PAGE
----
TUSAB Intern
Austin LaPointe, an Arlington Career Center PRIME intern, receives a lesson on various percussion instruments from Sgt. 1st Class Harold Summey, U.S. Army Concert Band. Photo By Rhonda Apple

Austin LaPointe, 16, has been working with The United States Army Band on Joint Base Myer-Henderson Hall since early July. The Advanced Placement (AP) Washington Lee High School student applied for Arlington Career Center’s PRIME internship program, attaining course credit for the summer internship which started July 5 and goes through July 29.

PRIME is an internship program for academically gifted students. The program provides young adults with the chance to work with professional organizations which relates to their fields of interest. Students spend 140 hours with mentors and attend seminars to fulfill the Fine Arts or Practical Arts requirement for graduation.

“I’ve been attending classes at the center for a few years now and while taking a course there, I heard about PRIME,” said LaPointe. “It sounded interesting so I applied and during the interview I was told about the opportunity to intern with The Army Band,” he said.

“I’ve been playing violin since I was four and I’m mostly self-taught in guitar since I was in middle school,” said LaPointe. “I’ve become more interested in guitar and began lessons this past year,” he said. LaPointe also plays the piano.

“This [internship] is giving me a lot of knowledge about music and this industry,” he said.

Sgt. 1st. Class Lorrie Brown, oboe section leader with The Army Concert Band, is LaPointe’s supervisory noncommissioned officer in charge. “When I set up the internship, I talked with Nancy Opsut, assistant principal at Arlington Career Center, went through the school’s website and tried to ensure we fit what the intent was, so there is actually learning and activity going on and not just doing tasks daily,” said Brown.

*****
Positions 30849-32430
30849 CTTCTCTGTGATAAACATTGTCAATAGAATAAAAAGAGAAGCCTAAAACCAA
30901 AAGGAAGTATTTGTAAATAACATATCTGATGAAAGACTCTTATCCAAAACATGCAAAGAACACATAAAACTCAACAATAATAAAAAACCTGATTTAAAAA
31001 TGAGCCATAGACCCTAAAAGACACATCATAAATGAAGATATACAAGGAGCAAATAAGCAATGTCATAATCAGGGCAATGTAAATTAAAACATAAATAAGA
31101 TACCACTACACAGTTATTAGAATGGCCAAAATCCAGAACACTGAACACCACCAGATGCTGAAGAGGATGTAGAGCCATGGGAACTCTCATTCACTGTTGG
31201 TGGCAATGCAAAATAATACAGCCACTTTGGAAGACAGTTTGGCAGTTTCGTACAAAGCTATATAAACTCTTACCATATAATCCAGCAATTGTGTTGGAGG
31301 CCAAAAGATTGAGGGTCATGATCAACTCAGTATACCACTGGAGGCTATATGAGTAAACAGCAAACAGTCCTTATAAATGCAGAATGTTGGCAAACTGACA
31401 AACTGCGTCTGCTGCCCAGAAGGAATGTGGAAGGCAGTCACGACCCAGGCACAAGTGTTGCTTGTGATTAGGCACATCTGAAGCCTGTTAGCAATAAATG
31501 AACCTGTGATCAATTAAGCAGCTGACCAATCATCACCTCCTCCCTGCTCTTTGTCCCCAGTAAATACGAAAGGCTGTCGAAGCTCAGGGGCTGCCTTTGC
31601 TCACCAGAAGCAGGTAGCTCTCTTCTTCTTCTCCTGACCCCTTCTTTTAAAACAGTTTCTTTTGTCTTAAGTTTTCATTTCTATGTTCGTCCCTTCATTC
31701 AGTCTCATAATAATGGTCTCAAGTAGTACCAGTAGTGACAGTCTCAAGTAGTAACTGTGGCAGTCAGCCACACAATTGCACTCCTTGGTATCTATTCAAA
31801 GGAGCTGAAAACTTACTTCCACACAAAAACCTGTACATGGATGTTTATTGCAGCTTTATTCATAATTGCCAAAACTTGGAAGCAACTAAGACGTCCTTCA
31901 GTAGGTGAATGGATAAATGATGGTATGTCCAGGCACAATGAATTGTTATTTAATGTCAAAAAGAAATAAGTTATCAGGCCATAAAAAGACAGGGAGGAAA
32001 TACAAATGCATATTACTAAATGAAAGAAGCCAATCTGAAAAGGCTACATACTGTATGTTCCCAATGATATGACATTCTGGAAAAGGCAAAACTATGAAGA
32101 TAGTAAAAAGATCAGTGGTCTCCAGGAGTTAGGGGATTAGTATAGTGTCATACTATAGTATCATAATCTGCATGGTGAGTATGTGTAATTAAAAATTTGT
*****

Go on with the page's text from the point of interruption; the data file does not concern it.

She said the internship includes helping band members, the sound crew and the various daily workings of the band.

LaPointe has been mentored by a variety of TUSAB members, including Staff Sgt. Chad Leader, guitarist with Downrange, Sgt. 1st. Class Harold Summey, percussionist with the Concert Band, Sgt. 1st. Class Dan Roberts, Downrange pianist and Staff Sgt. Dean Woods, bassoonist, Concert Band.

“I really enjoyed my bluegrass lesson on fiddle from Staff Sergeant Woods,” said LaPointe. “Staff Sergeant Leader and I meet twice weekly for guitar lessons and I’ve learned a lot from him,” he said. “I’ve done so much,” he said with a smile.

LaPointe has enjoyed attending band rehearsals. “I’ve been sitting on stage with the strings section, observing how they go through a performance,” he said. “It’s amazing how fast they prepare for events.”

“Aside from the important things we do as a band for the Army and the nation, we also take our skills and knowledge to the community. The best way to do that is by working with young people,” said Summey. “When I was a kid, the father of one of my friends was in The U.S. Army Band. That’s why I’m here and why I like helping others as a musician,” he added.

“Austin is a great kid, pays attention and is learning a lot,” said Summey, during a lesson on various percussion instruments used in The Concert Band.

LaPointe has spent time in the band’s library, helping file music, attended a retirement ceremony and a few TUSAB events, including The Army Blues and Downrange performances at Music in the Parks, Mason District Park Amphitheater in Annandale.

“I hung out with the sound crew at the Army Blues concert and attended the Downrange performance with Family and friends,” he said. “My Family and friends enjoyed the concert and we had a great time.” LaPointe finally was able to perform with a member of the band. He and Staff Sgt. Janice Shin, oboist, Army Concert Band, performed for the children at Cody Child Development Center recently.

“We played ‘Twinkle Twinkle Little Star’ and talked to the kids about music,” LaPointe said. “Since Janice is Korean and I’m half Japanese, we both performed selections from our cultures,” he added. “My piece was called ‘Usagi,’ which means rabbit in Japanese.”

At the CDC, LaPointe played the bluegrass song “Boil Them Cabbage Down,” he learned during his bluegrass lesson at Brucker Hall. He also taught the children a few words in Japanese.

“I’m learning a lot, especially about what it’s like to be a professional musician and the day-to-day operation of The Army Band,” said LaPointe.

“One option I will consider is a career with The United States Army Band.”

Page last updated Fri July 22nd, 2011 at 00:00